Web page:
US President Barack Obama (right) is interviewed by Zimbabwean entrepreneur Takunda Ralph Michael Chingonzo, during the US-Africa Business Forum in Washington on Tuesday, which was part of the three-day US-Africa Leaders Summit. Photo: Reuters

Washington - Africa’s fast-growing economies represent a great opportunity for US companies to expand their investments as long as governments curb corruption and human rights abuses, according to US President Barack Obama.

“Even as Africa continues to face enormous challenges, even as too many Africans still endure poverty and conflict, hunger and disease, even as we work together to meet those challenges, we cannot lose sight of the new Africa that’s emerging,” he said at the US-Africa Business Forum in Washington on Tuesday.

Obama highlighted $33 billion (R353bn) in commitments to Africa: $14bn in investments by firms including General Electric and Coca Cola, $7bn in financing to promote US exports and $12bn for an initiative to double availability of electricity in sub-Saharan Africa.

He is seeking to shift the US focus in Africa toward fostering investment and trade, instead of the traditional emphasis on providing aid. Tuesday’s forum, which included more than 90 US companies, was part of a three-day summit, which concluded yesterday, with more than 40 African leaders.

To draw more US investment, the administration is pressing the African leaders to protect human rights, especially for women, curb corruption and implement more transparent financial systems.

“Capital is one thing,” Obama said. “Rule of law, regulatory reform, good governance? Those things matter even more” because investors want to be able to do business without “paying a bribe or hiring somebody’s cousin”.

Africa’s biggest need, he said, was “laws and regulations and structure that empower the individual” and do not simply preserve “power for those at the very top”.

The administration is seeking more robust commercial ties in Africa to tap some of the fastest-growing economies.

The International Monetary Fund estimated sub-Saharan Africa’s growth at 5.4 percent this year and 5.8 percent next year, compared with 1.7 percent and 3 percent in the US for the same two years.

The world’s largest economy faces competition. China has overtaken the US as Africa’s biggest trading partner with a relationship that exceeded $200bn last year, more than double that of the US.

China’s state-owned enterprises have rolled out projects in every country on the continent, including hydroelectric dams, highways and rail lines linked to the extraction of natural resources.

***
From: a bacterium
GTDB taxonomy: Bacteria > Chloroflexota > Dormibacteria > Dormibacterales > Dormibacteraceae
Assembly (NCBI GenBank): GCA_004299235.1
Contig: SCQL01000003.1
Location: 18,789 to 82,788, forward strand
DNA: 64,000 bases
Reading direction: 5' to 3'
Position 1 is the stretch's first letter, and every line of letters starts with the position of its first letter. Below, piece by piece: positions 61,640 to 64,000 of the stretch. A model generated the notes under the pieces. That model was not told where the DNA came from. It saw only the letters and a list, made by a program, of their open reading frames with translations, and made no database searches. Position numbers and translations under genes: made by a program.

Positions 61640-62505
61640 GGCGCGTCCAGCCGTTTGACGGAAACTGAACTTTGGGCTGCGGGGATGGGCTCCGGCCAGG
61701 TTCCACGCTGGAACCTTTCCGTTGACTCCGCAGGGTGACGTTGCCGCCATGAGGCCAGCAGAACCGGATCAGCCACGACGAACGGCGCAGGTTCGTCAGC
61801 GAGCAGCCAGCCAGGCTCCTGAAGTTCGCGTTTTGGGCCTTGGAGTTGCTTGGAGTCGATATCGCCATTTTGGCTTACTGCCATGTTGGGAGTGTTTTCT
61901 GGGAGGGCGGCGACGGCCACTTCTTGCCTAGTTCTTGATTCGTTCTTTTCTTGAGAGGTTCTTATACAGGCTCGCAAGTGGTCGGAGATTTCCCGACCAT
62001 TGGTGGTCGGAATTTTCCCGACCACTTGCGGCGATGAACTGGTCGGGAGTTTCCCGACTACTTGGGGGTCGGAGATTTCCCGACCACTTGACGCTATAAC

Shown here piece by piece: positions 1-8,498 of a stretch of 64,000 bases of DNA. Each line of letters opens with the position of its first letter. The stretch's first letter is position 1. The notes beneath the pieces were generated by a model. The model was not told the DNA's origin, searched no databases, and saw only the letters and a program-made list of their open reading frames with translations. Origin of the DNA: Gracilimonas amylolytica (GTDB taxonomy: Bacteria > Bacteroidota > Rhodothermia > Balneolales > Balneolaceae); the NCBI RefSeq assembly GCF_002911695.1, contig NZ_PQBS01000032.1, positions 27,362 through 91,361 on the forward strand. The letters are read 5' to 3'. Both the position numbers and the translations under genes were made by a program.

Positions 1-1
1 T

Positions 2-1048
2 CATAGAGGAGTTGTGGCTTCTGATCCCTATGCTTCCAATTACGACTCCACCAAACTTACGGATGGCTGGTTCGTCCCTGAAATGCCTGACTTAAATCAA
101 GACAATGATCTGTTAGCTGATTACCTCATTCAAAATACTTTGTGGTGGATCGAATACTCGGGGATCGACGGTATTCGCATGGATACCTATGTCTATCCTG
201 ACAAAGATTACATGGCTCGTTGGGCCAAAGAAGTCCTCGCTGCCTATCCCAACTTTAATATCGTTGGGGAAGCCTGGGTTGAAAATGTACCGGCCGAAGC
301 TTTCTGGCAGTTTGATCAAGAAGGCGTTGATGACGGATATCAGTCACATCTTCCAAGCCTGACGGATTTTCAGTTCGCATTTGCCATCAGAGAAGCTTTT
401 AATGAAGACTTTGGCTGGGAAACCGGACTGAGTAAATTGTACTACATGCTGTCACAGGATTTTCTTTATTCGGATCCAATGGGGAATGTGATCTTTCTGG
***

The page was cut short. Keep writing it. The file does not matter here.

“The US is determined to be a partner in Africa’s success,” Obama said. “We don’t simply want to extract minerals from the ground for our growth,” he added, drawing an indirect contrast to China’s approach.

The administration’s strategy leans heavily on companies investing in Africa, which Obama said would increase employment in the US as well.

General Electric announced plans earlier this week to invest $2bn in the region by 2018 and double its workforce on the continent.

Ford is looking to expand its car manufacturing in Africa.

“Everything is pointing toward a surge in the African economy,” Jim Benintende, Ford’s head of operations in the Middle East and Africa, said.

Energy shortages remain an obstacle. About 70 percent of the population lacks electricity, according to the International Energy Agency.

The Obama administration has proposed a five-year programme dubbed Power Africa. The $7bn plan to double access to power in Ethiopia, Ghana, Kenya, Liberia, Nigeria and Tanzania still requires action by Congress.

Private equity firm Blackstone Group is in a $5bn partnership with Aliko Dangote, the president of Dangote Group and Africa’s richest man, for power projects in sub-Saharan Africa.

Carlyle Group is also investing an unspecified amount with Dangote in Nigerian oil and gas ventures and other projects in sub-Saharan Africa.

The US would add 10 trade missions and expand its presence in other parts of Africa, Commerce Secretary Penny Pritzker said. – Bloomberg